Sander: Oh yes, and it still has. We continue to get the Forms 941. Previously the Forms 941 included individual workers earnings, now it's just the summary, in fact, just the first page of the 941. The intent at the time was that the W2's that were actually being used to post the workers earnings to the workers records would be the arbiter of the amount of the liability and hence the amount revenue of the trust funds.
I am sure that you have had somebody sitting in this chair talking about the long time it took to get us off of an interim basis, I mean we were on an interim basis for trust fund adjustments. I think it was 1992, or thereabouts, when there was finally a GAO decision that said that we could use both of the 941's and the W2's, whichever was higher. Now there's a classic case of having your cake and eating it too.
Q: All right, let me make sure that I understand this. Let's go back to the days of Quarterly Earnings Reports. We used to get a quarterly report from the employer that would have both the individual wages and the...
Sander: The employers report is to how much taxable wages they would get.
Q: So you would in effect have the information that you needed for the reconciliation adjustment process, every quarter?
Sander: Every quarter, that's right. Every quarter was a final. That's right.
Q: Now, when we shifted to annual reports what we get quarterly from the employer is just a summary total that includes both the income taxes and...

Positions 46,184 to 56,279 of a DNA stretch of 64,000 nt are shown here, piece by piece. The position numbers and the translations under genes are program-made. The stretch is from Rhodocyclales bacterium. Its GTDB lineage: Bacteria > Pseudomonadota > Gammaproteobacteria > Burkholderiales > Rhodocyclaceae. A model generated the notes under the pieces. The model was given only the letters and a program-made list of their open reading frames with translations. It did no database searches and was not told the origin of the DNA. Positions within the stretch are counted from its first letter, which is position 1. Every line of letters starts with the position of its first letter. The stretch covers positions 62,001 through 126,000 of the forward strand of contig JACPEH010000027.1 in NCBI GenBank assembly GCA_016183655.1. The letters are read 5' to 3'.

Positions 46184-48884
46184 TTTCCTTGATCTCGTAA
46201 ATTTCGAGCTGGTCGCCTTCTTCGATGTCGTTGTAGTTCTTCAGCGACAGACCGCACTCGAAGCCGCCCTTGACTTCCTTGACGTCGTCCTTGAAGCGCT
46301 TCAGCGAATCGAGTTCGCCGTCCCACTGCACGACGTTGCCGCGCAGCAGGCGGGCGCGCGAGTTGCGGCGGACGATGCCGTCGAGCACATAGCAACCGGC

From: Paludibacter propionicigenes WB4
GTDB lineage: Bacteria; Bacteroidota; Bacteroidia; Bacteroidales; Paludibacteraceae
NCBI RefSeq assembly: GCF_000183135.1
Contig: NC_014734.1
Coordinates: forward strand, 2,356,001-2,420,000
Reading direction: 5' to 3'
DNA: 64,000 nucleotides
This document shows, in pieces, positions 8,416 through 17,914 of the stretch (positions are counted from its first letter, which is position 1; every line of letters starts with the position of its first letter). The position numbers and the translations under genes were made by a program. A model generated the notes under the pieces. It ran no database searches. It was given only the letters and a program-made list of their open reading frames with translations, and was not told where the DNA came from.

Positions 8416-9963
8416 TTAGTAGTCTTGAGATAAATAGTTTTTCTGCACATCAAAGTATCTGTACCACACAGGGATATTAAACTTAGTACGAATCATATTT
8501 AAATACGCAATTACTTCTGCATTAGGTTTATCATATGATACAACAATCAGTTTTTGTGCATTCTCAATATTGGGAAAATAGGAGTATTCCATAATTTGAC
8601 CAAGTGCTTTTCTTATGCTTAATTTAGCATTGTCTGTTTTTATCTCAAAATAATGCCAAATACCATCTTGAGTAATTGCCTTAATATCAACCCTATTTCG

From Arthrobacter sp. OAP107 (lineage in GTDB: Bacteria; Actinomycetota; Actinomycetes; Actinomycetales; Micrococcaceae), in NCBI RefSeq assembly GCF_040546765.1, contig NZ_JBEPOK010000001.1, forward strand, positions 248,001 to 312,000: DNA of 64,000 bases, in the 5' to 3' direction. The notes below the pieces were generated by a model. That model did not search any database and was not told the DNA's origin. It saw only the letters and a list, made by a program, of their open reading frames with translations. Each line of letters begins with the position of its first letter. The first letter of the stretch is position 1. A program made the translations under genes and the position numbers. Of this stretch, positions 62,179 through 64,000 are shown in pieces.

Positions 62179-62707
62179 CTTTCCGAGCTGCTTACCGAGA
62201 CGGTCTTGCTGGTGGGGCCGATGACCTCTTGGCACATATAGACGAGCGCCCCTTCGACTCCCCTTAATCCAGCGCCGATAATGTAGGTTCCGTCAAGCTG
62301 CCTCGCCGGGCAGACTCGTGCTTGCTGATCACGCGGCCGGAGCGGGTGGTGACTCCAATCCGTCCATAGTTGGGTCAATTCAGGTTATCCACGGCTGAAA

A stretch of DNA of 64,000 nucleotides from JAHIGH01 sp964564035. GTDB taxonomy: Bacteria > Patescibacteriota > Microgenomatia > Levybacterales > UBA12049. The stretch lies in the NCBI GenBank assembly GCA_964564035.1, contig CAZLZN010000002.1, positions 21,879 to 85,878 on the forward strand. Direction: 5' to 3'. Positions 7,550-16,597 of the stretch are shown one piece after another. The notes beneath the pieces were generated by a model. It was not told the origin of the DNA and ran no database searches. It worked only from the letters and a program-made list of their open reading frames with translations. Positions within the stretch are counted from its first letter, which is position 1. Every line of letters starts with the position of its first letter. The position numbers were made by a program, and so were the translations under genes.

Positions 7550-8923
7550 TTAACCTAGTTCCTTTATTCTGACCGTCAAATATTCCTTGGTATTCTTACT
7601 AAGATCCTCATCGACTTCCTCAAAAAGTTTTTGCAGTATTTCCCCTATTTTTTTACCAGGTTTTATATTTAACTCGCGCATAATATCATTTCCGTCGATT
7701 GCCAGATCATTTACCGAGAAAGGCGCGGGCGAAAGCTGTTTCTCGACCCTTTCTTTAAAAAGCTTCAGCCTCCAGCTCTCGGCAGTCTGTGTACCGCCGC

Sander: It says just the amount of the taxable wage, but it doesn't show the breakdown of those taxable wages by employee.
Q: And that affects you how? I can see how that affects the earnings process, now we can't post the earnings for that worker yet.
Sander: Okay, the way that the law reads, the final arbiter of Trust Funds Revenue is wages processed by Social Security. The understanding at that time was the wages being processed by Social Security that would determine the final amount was from the W2 wages.
Q: So the earnings posting has to be finished before you can do your adjustment, that's what you are saying?
Sander: Before you can do your final adjustment. In 1978, when we went to annual reporting, the adjustments were called interims, because the expectation was that we would go to the W2's someday. Well, as it turned out, the W2 totals typically never equaled the 941 totals and every year that went by and that was the case, I think that generally speaking, on an average, they were missing about 10 billion dollars of wages. Put a 15 percent tax rate on that and that is a billion and a half for every year that you don't adjust to the final. It got to the point, I guess, where nobody, nobody wanted to take responsibility for moving that much money out of the Trust Funds and putting them into the General Fund, which is what you would do if you went to the W2's. And it looked like there for a while annual reporting was going to have the effect of putting us permanently on interim adjustments.